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Types of Waste in Lean Manufacturing - Part 3 - Waiting Waste

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By Emilie A Lachance - April 13, 2018

When traditional manufacturing processes are used, when one part of the manufacturing phase is completed there is usually a waiting period before the next phase can be continued. With Lean Manufacturing the waiting time (Waiting Waste) for a product is narrowed down to a much shorter period of time or eliminated completely.

With more careful planning and coordination it’s possible to get a quick return on investment from your manufacturing operation.

In Lean Manufacturing, Waiting Waste is inventory that is sitting idle, whether it’s between manufacturing stations or end product waiting on shelves or in warehouses waiting to be demanded. Waiting Waste ties up significant capital in many businesses and the cost of capital drives up costs throughout the organization. When product is sitting, no value is being produced.

Types of Waiting Waste include:

  • parts or assemblies waiting in queues for the next step in the operation
  • people waiting for material, equipment or tools to perform their operation
  • finished products waiting to be shipped or sitting in stores
  • idle equipment

 

Waiting Waste is an indicator of uneven production. As we noted in Part 1 of this series, but setting up a ‘pull’ manufacturing system from the end customer back, manufacturing processes can be adjusted to eliminate waste, including waiting waste, throughout the system.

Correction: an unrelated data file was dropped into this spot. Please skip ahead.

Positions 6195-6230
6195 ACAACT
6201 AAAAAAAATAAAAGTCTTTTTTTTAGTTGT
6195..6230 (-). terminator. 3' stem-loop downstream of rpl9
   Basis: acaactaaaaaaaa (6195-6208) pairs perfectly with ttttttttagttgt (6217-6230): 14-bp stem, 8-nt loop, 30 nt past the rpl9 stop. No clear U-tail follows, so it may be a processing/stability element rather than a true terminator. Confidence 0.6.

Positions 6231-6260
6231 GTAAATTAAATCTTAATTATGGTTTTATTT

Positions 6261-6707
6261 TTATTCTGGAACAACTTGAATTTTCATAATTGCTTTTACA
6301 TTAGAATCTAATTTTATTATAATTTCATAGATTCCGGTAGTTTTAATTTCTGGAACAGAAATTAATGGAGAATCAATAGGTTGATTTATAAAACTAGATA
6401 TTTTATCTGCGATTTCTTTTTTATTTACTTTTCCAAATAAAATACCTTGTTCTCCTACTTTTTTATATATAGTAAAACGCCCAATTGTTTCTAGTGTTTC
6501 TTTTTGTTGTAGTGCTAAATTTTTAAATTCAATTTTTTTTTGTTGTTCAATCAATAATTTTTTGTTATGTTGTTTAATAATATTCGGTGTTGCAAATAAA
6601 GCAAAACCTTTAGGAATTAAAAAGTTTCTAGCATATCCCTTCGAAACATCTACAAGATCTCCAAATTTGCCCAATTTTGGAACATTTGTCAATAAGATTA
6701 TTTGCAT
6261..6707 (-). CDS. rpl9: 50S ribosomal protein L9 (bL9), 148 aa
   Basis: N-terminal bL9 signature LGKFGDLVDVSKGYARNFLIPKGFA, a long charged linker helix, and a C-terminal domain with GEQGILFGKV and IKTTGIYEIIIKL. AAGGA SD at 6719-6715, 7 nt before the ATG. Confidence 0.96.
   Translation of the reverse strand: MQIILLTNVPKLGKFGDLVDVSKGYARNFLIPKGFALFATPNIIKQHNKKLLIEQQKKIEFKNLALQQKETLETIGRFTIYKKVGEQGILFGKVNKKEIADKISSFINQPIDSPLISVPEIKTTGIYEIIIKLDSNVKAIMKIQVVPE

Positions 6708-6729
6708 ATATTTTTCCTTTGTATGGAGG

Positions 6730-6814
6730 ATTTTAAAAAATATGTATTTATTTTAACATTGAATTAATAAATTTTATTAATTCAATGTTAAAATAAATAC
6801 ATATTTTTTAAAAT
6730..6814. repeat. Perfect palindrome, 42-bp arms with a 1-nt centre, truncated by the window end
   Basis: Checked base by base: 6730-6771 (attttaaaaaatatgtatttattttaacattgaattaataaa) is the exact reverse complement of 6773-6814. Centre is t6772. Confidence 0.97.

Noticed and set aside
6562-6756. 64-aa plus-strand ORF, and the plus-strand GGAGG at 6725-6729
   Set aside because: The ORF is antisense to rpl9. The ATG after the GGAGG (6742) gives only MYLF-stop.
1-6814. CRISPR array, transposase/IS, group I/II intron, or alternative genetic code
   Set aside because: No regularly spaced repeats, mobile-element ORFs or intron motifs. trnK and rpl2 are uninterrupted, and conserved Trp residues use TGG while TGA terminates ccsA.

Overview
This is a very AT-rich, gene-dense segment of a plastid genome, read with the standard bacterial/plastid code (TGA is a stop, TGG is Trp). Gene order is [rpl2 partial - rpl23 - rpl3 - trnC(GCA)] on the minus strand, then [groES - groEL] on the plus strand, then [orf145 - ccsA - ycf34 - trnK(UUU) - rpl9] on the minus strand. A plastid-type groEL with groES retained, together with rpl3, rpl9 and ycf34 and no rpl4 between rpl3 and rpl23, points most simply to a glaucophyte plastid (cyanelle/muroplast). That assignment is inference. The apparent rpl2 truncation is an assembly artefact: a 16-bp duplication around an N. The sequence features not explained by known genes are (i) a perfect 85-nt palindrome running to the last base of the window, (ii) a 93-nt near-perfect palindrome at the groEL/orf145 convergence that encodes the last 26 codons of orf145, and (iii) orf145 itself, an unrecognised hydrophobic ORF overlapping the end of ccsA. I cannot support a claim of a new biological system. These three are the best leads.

Worximity_Lean_Manufacturing_Waste_Waiting

Typical causes of Waiting Waste include:

  • unplanned downtime
  • production bottlenecks and not balanced production workloads
  • setup times that are too long
  • producing to a forecast instead of a pull system
  • not enough people
  • people out unexpectedly
  • poor quality built into the process
  • ineffective internal communication

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Steps that Lean Consultants recommend to reduce or eliminate Waiting Waste include:

  • redesigning processes to ensure even production flow or even single piece flow in response to the manufacturing process ‘pull’
  • standardizing instructions, training and processes
  • developing multi-skilled / flexible human resources so that people can respond quickly and be re-tasked to other areas as demand changes

It is sometimes the case that managers believe they are saving costs by minimizing payroll but when a closer analysis is done, hidden costs such as waiting waste are actually more costly than having properly staffed production systems.

"Like with Overproduction Waste, Waiting Waste doesn’t just happen on the manufacturing floor, but can happen in the office areas as well. Simple things like email response times or waiting for information in order to make adjustments to the business are waiting waste as well. Office waiting waste can spill over into manufacturing waiting waste as equipment capacity can’t be managed well with poor or untimely information."

An example of using Smart Factory Analytics to reduce waiting waste is Viau Foods who improved his yield, reducing the amount of waste meat from 500 kg to 50kg daily. 

The eight wastes of lean manufacturing can be remembered with the acronym DOWNTIME:

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Read Types of Waste in Lean Manufacturing - Part 4 - Non-Utilization Waste

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